In alpine areas such as the Sierra Nevadas, snow cover is vital to water supply. Mountainous areas like this one provide water for entire watersheds. When snow melts, there can be three different results that occur. The snow can drift off of the surface level of the soil, it can evaporate, or it can replenish groundwater. Groundwater recharge is important because it helps to get underground water levels back up to a healthy level.
Less snowfall in the Sierra Nevadas has created an effect on humans, wildlife, and the environment. “The lower than historically normal snowfall in recent years is one environmental factor that has contributed to the current drought in California,” says Ryan Webb, a Ph.D. student in the department of civil and environmental engineering at Colorado State University.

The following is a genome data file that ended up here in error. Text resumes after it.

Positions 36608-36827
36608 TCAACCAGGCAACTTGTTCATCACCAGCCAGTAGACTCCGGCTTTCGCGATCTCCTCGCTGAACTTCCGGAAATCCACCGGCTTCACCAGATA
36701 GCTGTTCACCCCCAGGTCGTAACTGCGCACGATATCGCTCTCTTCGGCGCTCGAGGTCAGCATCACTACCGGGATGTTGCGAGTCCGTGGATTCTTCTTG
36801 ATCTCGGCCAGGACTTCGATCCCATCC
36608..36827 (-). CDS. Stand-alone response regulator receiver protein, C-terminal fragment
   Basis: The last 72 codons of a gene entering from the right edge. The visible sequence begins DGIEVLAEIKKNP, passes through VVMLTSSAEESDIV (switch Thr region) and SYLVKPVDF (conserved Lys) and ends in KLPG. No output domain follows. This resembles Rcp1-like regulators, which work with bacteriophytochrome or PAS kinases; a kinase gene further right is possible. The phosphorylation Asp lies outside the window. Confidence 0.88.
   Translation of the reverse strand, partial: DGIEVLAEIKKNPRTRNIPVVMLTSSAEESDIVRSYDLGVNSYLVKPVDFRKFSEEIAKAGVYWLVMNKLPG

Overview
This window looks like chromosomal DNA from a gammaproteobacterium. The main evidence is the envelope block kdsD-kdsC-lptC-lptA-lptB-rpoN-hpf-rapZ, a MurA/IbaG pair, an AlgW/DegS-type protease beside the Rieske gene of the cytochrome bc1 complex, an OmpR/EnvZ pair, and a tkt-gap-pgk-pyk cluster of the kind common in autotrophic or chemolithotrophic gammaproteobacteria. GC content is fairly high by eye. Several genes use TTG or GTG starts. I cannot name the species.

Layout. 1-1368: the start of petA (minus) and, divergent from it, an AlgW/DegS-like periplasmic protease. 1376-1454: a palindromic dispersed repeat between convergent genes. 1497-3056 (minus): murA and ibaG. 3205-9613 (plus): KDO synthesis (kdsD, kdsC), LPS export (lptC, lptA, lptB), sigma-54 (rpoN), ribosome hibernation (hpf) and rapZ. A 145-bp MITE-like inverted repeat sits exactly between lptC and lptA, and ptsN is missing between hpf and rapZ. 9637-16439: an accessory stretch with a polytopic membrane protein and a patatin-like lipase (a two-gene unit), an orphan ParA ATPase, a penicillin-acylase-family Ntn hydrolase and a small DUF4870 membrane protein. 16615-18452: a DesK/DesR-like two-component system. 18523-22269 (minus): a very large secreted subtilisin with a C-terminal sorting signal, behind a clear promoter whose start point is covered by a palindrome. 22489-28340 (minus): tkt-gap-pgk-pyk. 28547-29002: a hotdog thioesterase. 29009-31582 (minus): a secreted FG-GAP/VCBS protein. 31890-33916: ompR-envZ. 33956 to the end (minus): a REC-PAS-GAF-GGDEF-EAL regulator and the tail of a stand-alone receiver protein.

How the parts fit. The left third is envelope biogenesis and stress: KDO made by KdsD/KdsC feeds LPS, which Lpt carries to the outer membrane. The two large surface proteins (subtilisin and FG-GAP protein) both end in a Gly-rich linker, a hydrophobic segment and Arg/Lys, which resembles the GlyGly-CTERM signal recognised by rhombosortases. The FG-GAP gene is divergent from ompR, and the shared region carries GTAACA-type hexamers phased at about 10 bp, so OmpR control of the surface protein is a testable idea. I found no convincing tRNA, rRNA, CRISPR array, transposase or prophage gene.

^The map above depicts the amount of Sierra Nevada snow depth in inches^
Webb and a group of researchers recently studied the changes in soil wetting and drying in alpine regions packed with snow. The study became published work. It specifically examined groundwater levels and their ability to recharge in the Sierra Nevada mountains in California. Due to changing climate conditions that have caused extensive change in groundwater levels, in these regions soils do not freeze during the winter and remain wet beneath the snowpack.
Ultimately, Webb and his group’s study will help understand how climate change impacts groundwater supplies, which is a precious resource in drought-stricken areas of the country.
Melting Snow and Groundwater Levels in Sierra Nevadas. Science Daily. August 20th, 2015. http://www.sciencedaily.com/releases/2015/08/150820190321.htm